And then there’s Tina Shaw’s Make a Hard Fist. Lizzie Quinn has a fairly solid teenage life. She’s a successful runner, has good friends, and a boy who’s in love with her (although it’s awkward that she doesn’t feel the same way about him). She’s even saving to buy a car. Then, she starts getting disturbing notes from someone who seems to be stalking her. That’s unnerving enough, but one day, she is attacked while she’s on her way home from a walk. It’s a terrifying experience for her, and it has a real impact on her. She becomes quieter and more afraid of everything. And the notes continue. Lizzie decides she wants to do something to get her life back. So, with the help of one of her teachers, she arranges for a self-defense instructor to come to the school and offer some lessons. She learns some important things about taking care of herself, and the confidence that can come with that. But she still has to deal with her stalker. And that will test her newfound strength.

There are a lot of ways people cope with trauma; some of them are healthier than others. And that plot point can add an interesting layer to a crime novel. It’s realistic, too, since real people sometimes have to deal with trauma.


*NOTE: The title of this post is a line from Elton John’s I’m Still Standing.


12 thoughts on “Looking Like a True Survivor*

    1. Thanks, Sue. Loss really can be a powerful too, can’t it? Authors can explore how a character deals with it as a means of character development. And you’re right that we can connect with characters who deal with sorrow and trauma. We’ve all had loss; that’s part of being human.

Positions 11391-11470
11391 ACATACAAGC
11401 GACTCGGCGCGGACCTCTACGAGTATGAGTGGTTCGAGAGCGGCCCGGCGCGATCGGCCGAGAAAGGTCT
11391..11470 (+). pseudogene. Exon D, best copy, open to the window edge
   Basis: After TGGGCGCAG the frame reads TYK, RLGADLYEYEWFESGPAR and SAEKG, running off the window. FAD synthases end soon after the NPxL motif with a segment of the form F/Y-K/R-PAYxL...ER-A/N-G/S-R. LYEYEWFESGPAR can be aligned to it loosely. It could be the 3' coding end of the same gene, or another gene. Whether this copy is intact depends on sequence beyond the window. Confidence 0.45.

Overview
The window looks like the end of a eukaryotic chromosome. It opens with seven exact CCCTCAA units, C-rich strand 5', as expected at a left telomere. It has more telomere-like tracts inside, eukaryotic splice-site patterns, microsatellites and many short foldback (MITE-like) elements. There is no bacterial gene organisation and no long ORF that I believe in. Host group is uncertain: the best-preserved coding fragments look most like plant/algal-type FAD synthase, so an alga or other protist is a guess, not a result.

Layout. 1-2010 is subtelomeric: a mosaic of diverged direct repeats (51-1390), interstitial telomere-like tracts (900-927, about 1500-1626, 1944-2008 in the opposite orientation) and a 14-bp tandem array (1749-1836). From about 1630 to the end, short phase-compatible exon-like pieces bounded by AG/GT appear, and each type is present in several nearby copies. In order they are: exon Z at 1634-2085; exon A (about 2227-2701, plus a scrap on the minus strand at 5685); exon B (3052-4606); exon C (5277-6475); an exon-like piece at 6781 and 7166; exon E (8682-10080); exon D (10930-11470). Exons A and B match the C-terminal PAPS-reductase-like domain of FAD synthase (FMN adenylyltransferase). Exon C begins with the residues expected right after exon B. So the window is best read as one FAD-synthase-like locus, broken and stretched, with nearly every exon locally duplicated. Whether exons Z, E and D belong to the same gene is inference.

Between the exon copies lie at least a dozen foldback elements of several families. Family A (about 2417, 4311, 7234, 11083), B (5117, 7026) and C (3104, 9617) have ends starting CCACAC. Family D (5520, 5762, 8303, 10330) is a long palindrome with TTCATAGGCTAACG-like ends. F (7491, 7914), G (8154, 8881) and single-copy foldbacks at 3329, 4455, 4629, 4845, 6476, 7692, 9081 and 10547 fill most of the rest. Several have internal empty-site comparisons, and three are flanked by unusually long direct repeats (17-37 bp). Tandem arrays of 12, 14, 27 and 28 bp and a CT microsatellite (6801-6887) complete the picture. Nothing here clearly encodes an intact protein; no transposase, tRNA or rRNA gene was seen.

Liked by 1 person

  1. In The Reckoning by John Grisham, Pete Banning, a WW II hero cannot cope with the emotional pain of a betrayal and kills the man he considers responsible. His pain is so internalized he will not say why and refuses to defend himself. It is an agony that overwhelms and devastates the lives of his family and the victim’s family. I have to hope in the 75 years since WW II ended he would have gained the help he so desperately needed to deal with his trauma.


    1. I would hope so, too, Bill. That sort of trauma can lead people to do all sorts of things they wouldn’t do otherwise. It’s a reminder that the pain is there, whether it’s internalized or not. Your comment reminds me of Ferdinand Von Schirach’s The Collini Case. That one also features a character who kills, will not say way, and doesn’t try to defend himself. There’s a similar feeling for his loss and trauma, too.


  2. You’ve reminded me of Lawrence Block’s Matt Scudder, Margot. He is a cop and interrupts an armed robbery. One of his shots goes wild and kills a seven-year old girl. He cannot get over that and resigns. When the series starts. he is leading an aimless life, living in one room in a cheap hotel.


    1. That’s a great example, Christine, and one I’m glad you mentioned. Scudder has to deal with this tragedy always, and you can see the trauma he’s suffered. I like it that he lights a candle for the little girl whenever he’s in a church. My guess is that that sort of thing never leaves you, really.


  3. I loved Jussi Adler-Olsen’s Mercy. Carl Mørck is a wonderful character. I really need to get to Finn Bell’s Dead Lemons. I am having a hard time finding it. Is it published under another title?


    1. I think Mørck is a great character, too, Tracy. He’s human and flawed, but not your stereotypical ‘demon-haunted detective.’ And I do like the interactions among the characters. As for Dead Lemons, I did a little looking. It’s been published in the US under another title, The Killing Ground. If you do get the chance to read it, I hope you’ll enjoy it.